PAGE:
There was, understandably, a collective sigh of relief following the Moody’s assessment – but also concern that South Africa must still survive the imminent verdicts of the other two ratings agencies, Standard & Poor’s and Fitch – who are generally sterner in their judgments than Moody’s.

There is also a general perception that the downgrade threat has resulted in a new-found unity between government, labour and business. Avoidance of the downgrade was, according to Deputy President Ramaphosa, “a great success for us because that shows what we can achieve when we work together.”

According to Finance Minister, Pravin Gordhan “We developed a common intent among labour, business and government that we don’t want to be downgraded and that we have many positives to say about ourselves.” On Monday, 9 May he added that he was “very optimistic that the Team SA approach is one that we can extend to the next two ratings agencies … and in particular, the interaction between labour, government, and business.”

Also on Monday night President Zuma promised that business and government would “work to reduce policy uncertainty and shore up the confidence in government’s ability to deliver on its promises of boosting growth.”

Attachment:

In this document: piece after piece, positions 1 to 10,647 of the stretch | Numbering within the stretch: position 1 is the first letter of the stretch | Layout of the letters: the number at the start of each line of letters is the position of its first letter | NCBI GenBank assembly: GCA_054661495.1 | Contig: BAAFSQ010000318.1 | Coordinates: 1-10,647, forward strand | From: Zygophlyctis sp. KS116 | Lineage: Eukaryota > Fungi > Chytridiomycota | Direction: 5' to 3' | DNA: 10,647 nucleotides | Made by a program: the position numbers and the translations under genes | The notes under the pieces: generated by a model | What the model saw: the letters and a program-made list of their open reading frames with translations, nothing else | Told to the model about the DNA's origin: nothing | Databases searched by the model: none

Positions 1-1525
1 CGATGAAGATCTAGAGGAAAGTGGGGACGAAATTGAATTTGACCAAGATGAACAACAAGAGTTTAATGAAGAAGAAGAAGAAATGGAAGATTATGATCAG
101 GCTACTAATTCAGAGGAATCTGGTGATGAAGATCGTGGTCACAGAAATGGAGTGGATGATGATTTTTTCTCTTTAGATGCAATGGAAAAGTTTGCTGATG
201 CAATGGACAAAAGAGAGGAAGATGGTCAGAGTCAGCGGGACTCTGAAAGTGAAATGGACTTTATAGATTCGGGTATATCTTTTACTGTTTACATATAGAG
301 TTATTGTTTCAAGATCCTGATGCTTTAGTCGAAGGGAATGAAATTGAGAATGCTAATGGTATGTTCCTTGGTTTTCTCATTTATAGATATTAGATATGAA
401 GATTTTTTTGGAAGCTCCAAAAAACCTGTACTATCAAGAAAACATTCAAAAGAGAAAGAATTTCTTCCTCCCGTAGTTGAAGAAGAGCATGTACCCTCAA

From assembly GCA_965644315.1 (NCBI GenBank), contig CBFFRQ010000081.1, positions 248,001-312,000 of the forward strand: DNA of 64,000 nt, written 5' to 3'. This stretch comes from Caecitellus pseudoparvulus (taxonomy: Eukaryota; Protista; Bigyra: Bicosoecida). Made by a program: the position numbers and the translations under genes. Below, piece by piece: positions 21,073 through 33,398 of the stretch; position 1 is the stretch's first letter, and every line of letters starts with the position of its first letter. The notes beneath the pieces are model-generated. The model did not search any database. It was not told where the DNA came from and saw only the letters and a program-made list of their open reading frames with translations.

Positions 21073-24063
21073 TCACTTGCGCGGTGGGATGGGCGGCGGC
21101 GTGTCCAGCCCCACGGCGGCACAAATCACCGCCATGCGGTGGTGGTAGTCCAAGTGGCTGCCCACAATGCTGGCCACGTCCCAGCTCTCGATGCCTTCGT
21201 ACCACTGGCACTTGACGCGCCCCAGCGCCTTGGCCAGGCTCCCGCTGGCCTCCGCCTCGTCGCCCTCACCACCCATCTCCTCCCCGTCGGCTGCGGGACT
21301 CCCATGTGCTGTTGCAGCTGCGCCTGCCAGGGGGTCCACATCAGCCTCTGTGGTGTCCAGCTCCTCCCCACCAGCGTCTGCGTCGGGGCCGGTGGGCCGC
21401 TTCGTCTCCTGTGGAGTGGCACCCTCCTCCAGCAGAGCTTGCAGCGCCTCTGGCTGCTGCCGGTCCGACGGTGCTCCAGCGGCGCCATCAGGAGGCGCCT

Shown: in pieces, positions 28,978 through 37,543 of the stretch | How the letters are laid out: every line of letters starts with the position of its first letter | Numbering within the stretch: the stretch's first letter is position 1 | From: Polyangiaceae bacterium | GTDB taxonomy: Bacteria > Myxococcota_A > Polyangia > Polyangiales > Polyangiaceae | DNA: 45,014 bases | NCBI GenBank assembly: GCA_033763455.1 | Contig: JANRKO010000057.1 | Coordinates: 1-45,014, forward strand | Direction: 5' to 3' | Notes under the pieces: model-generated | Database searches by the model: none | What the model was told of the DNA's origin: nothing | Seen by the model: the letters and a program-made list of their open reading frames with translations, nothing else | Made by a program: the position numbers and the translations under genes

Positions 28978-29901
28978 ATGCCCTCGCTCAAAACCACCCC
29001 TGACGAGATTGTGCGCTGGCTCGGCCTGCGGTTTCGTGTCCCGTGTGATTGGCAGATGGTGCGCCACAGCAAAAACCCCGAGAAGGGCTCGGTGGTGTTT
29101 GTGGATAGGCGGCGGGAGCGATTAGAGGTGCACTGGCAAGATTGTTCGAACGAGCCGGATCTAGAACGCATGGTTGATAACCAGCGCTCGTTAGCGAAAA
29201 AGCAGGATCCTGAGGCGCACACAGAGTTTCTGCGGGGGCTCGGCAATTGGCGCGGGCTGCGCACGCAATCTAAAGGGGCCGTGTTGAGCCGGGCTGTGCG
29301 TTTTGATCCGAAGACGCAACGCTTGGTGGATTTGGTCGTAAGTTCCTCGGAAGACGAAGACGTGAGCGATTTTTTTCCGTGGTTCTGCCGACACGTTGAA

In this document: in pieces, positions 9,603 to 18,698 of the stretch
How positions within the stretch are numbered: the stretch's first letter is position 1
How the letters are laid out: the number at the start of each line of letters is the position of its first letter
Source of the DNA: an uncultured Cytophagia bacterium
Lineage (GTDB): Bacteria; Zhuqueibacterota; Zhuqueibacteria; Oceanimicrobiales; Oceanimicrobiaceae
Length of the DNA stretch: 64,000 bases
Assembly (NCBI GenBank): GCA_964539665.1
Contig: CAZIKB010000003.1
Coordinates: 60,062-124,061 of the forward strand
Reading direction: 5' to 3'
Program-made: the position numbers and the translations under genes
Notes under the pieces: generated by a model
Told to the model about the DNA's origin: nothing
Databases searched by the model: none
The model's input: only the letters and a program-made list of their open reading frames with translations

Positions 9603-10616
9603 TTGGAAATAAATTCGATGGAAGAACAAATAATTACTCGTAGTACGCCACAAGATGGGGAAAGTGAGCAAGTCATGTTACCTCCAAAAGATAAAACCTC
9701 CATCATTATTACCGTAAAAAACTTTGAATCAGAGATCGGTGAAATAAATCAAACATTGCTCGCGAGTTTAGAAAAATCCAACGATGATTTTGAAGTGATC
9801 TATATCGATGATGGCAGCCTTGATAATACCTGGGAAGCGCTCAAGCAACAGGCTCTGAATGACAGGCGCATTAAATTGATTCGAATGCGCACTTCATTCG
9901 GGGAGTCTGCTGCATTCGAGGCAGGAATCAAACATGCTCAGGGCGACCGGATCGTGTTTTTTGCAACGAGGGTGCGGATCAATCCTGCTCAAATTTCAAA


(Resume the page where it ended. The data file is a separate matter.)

The President’s assurances are most welcome because much of the present downgrade threat has been created precisely by deep “uncertainty” in several key areas of government policy. These include

All this is taking place against the backdrop of a gargantuan struggle for control of the ANC following perceptions that President Zuma has succeeded in capturing the commanding heights of the state. These include key state organisations – such as the National Prosecuting Authority, the intelligence services, the Hawks and the SABC – that were once regarded as components of the “institutional strength” that had so impressed Moody’s.

A key aspect of this struggle is the continuing battle between the President and the Minister of Finance for control of financial policy. Minister Gordhan is fighting valiantly to hold the line of fiscal responsibility – so essential for future ratings – in the financial policies of the state and within the boards of key state corporations. The President reportedly wants to prevent Minister Gordhan from thwarting his plans for the SAA and for the building of nuclear power stations.

It is considerations such as these – and, in particular, the outcome of the struggle between the President and the Minister of Finance – that will determine future ratings.

Deputy President Ramaphosa and Minister Gordhan are quite right to emphasise the importance of national unity in addressing South Africa’s enormous economic challenges.  This is also one of the main requirements in the National Development Plan (NDP).  But how will we be able to maintain national unity when, in terms of its National Democratic Revolution (NDR), the ANC government is committed to progressively limiting the economic roles and position of minorities on the basis of their race?

The government must choose either the genuine cooperation between all role players and communities that is implicit in the NDP and in the approach now advocated by Minister Gordhan and Deputy President Ramaphosa – or the division and economic collapse that will inevitably follow the further implementation of the NDR.

By Dave Steward, Executive Director of the FW de Klerk Foundation

Photo credit: